Mites and dead birds’ at Harrington Sound
Harrington Sound Primary School’s Parent Teacher Association has called an urgent meeting to tackle the ongoing problem of bird mites.
Children and teachers have been bitten and dead birds were found in the roof during an initial clean-up attempt.
Students were taken out of school on Monday and Tuesday due to the infestation, caused by birds nesting in the roof.
According to a PTA executive spokesperson, the Ministry of Education sent a letter afterwards saying that the school should be clean and comfortable.
However, the PTA said that they had received more reports of mites on Thursday.
The spokesperson told The Royal Gazette: “They didn’t tent the school as they initially said they were going to. They fumigated some of the classrooms and the commissioner thought that we should find the school clean and comfortable.
“However, we have found more mites, even just today. Something else needs to be done. That is why the PTA is calling an emergency meeting, because they want all parents to be aware and be involved. We also had a meeting with the teachers today.
“The holes were cleared up, some of the nests and some of the dead birds. The children didn’t see the dead birds because they were up in the ceilings — they were found when they went up to clean that area.
“There were some complaints on Thursday. We are hoping something will transpire over the weekend and that they can eradicate this for good. A few of the children have bites — I don’t have numbers but a few, and they are itchy.
“I know of two teachers who have been bitten. Health and safety is our main concern and we want to get something done.”
The emergency meeting is due to take place on Monday at the school’s auditorium at 6pm.
The PTA put out a general statement to parents and guardians today saying: “Come place your concerns about the health and safety of our children and how we can find a solution to these major issues.
“If you cannot attend, please send a grandparent, family member or a friend, as we believe your support in this matter is imperative to the wellbeing of our student body.”
Announcing the two-day closure last week, education commissioner Freddie Evans said: “While the mites are not harmful to humans, we wish to safeguard the health of students and staff as the mites could trigger allergies or asthma.”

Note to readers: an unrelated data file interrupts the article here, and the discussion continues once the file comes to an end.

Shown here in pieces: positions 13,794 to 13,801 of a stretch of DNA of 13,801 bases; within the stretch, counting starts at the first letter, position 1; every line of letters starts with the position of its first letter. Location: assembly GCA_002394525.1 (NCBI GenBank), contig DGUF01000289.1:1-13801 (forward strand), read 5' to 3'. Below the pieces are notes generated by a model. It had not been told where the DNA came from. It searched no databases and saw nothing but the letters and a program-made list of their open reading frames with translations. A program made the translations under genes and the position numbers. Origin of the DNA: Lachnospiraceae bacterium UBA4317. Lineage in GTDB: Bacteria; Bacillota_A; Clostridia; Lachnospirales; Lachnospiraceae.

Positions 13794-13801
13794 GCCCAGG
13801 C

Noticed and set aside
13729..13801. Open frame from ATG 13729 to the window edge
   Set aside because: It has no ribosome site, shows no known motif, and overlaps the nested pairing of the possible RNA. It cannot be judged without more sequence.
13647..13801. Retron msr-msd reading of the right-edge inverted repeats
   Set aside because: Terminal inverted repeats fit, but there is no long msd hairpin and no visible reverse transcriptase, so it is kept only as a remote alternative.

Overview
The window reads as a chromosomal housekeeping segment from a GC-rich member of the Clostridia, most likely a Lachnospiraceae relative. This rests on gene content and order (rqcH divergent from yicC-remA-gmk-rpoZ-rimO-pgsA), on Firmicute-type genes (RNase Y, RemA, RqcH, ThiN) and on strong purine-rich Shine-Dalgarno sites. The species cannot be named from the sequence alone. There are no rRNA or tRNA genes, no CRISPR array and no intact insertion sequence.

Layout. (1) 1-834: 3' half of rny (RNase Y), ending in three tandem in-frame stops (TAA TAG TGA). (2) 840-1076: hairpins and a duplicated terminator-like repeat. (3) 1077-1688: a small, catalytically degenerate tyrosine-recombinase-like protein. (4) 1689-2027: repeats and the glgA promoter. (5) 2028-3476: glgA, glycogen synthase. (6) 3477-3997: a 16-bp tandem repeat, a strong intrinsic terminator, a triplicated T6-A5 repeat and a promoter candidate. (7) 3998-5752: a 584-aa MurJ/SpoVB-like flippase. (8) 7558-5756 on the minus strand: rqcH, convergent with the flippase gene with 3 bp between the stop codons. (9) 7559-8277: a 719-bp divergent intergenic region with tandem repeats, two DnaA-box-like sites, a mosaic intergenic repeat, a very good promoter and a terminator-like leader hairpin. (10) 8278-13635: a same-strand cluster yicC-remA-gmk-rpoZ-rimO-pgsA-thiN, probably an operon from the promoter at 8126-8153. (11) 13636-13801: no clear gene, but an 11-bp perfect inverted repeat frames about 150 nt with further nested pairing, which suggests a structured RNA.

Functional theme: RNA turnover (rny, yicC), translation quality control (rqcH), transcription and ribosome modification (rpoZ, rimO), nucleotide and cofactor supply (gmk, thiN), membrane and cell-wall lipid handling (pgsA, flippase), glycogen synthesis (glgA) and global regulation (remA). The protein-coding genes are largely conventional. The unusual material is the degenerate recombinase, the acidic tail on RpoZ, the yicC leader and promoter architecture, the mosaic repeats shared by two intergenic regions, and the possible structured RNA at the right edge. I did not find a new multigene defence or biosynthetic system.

Dr Evans said yesterday that he had been in contact with the acting principal and had followed up with an independent pest control company to give further assessment.
“Since Thursday, May 11, the ministry facility team and an independent pest control company have completed an assessment of the outside of the building and identified possible areas of intrusion by birds,” said Dr Evans.
“These areas were subsequently blocked up to prevent any further intrusion and an assessment of all ceiling spaces was conducted throughout the entire site.
“Active bird nests were found on the third floor of the main building. These nests and dead birds were removed from the site.
“Any spaces in rooms that had open spaces in the ceilings due to missing ceiling tiles were repaired and suitable replacements installed. This was in preparation for the fogging on May 15.
“On Monday, Bermuda Pest Control conducted a fogging treatment to those rooms where nests were identified. Spaces in classrooms above and below ceiling tiles were fogged to eliminate any remaining bird mites.
“After 4pm, and once fumes dissipated, custodians carried out a thorough wipe down of classes that were fogged. Additionally, custodians were instructed to wipe down and disinfect all hard surfaces throughout the site and vacuum carpeted areas. These were works continued through May 16 in preparation for school opening on May 17.
“The Ministry is awaiting an additional report from the pest control company and will provide an update for the PTA meeting on Monday.”
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